"We need to close some of the tax loopholes for special interests like the oil companies, $40 billion worth of loopholes. I hope our Republican friends will join us in closing some of those," Democratic Representative Chris Van Hollen said on CBS's "Face the Nation."

(Editing by Philip Barbara)

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Comments (15)
The system has become like the submarine that has sunk and is running out of air. It thinks that by re-structuring its debt it can somehow buy a few extra seconds of life. The logic that somehow new debt is better than old debt is just a shiny new ruse; Congress has neither been paying for its proposals nor for its existing programs for over a century. Anyone who depends on the government in this day and age has holes in their head. Congressmen represent nothing anymore other than their own perpetuity in office.

What is the logical scenario? The air will run out. Those stupid enough to depend on the government will be hurt. The air is running out and those too stupid to realize this fact will be asphixiated.

It’s time for the government to bring this submarine to the surface, open the hatches, and let its dedicated and loyal crew members have some air. Or perhaps by scuttling the sub, the government figures its secret guilt will never be revealed? Operating under cloak and veil of secrecy, the military/industrial/financial globalists, (MIFG), fronted here in America by the Department of Homeland Security is neither our advocate nor our protector. By suspecting each of us, patriots, national heroes, and loyal US Citizens alike of being potential terrorists, we are treated as aliens in our own homeland. DHS is casting a shadow of fascism over all of us; MIFG having bought off all our lawmakers, seeks to promote its agenda of totalitarianism as each day passes. Today, national security is a fiction, because our freedoms today are non-existent. ‘False-flag’ terrorist events are routinely being staged by our trusted military; and shadows of facism are looming ever darker! Citizenship is no longer of any use here in America because non-citizens enjoy more rights than do citizens. The membership here in America is of no interest to our lawmakers, and securing American borders not a priority to the MIFG. This “homeland” has become a strange and foreign place, with threats of doom and destruction forever emanating from our federal establishment. Citizens (and taxpayers) had better each provide for his own security, rather than depend on this impotent lot. If given the chance, the government will botch it; as sure as the sun will rise in the east; the government will botch the job, and you will end up the victim!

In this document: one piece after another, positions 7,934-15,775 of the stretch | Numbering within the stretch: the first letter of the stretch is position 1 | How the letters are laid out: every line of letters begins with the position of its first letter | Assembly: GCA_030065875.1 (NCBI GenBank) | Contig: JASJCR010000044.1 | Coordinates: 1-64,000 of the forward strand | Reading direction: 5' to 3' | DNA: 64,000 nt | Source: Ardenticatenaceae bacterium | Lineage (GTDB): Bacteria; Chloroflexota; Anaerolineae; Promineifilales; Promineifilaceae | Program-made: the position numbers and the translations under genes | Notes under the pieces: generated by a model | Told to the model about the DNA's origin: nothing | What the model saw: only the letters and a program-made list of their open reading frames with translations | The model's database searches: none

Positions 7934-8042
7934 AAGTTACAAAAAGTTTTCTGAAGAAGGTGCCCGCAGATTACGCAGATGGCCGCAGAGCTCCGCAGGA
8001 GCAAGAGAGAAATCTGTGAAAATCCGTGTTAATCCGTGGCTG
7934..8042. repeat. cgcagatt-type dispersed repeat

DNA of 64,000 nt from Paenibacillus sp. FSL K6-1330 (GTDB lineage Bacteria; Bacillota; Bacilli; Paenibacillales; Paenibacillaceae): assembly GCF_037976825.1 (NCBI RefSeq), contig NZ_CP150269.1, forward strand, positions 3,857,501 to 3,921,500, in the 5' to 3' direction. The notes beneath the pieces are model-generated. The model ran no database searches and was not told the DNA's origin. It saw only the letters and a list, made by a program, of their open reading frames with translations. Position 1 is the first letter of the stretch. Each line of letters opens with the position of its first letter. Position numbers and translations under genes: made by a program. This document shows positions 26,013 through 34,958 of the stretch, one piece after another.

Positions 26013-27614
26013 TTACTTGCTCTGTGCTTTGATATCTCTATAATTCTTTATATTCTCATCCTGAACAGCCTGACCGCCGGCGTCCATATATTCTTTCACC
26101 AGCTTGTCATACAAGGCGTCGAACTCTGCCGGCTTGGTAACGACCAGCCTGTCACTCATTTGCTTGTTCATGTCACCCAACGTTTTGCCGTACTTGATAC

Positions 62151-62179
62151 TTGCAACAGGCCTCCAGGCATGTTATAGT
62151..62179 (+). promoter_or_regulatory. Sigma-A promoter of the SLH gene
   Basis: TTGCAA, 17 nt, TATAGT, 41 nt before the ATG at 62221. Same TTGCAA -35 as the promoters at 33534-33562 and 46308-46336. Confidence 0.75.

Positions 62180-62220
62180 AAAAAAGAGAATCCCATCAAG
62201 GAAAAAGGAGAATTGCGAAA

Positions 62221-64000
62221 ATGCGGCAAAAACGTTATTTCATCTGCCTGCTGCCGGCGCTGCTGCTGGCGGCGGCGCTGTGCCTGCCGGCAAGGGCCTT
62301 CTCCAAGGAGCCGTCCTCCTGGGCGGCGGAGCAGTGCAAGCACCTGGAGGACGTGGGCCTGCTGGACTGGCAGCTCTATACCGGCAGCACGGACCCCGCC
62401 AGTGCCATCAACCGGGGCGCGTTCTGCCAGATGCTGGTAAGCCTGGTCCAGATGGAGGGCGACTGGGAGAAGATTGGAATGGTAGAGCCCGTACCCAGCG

We citizens; we taxpayers; we patriots had better start to think for ourselves; we had better start to take some personal responsibility for ourselves and for our futures and our family’s future! Government is anaerobic! Go outside, sniff that fresh air, and count your blessings while you still can!

Feb 21, 2011 4:07am EST  --  Report as abuse
PKFA wrote:
Government shutdown? Hmmmm, not such a bad idea.
If I hear “tax cuts for the wealthy” one more time I’ll scream. Of course there are tax cuts for the wealthy- they pay most of the taxes! The “poor” don’t pay any. Duh.
Seriously, the way out of this mess is the Fair Tax. Straight percentage- no loopholes- EVERYONE has “skin in the game”. Reduce government spending (no IRS), put CPAs ans tax attorneys to work maybe actually learning to produce wealth rather than shuffle it around. Balance the budget. What a concept!

Feb 21, 2011 6:33am EST  --  Report as abuse
JamesChirico wrote:
Too bad our military can’t lock congress in on the house floor without media coverage to compromise and hammer out a budget.

Feb 21, 2011 9:45am EST  --  Report as abuse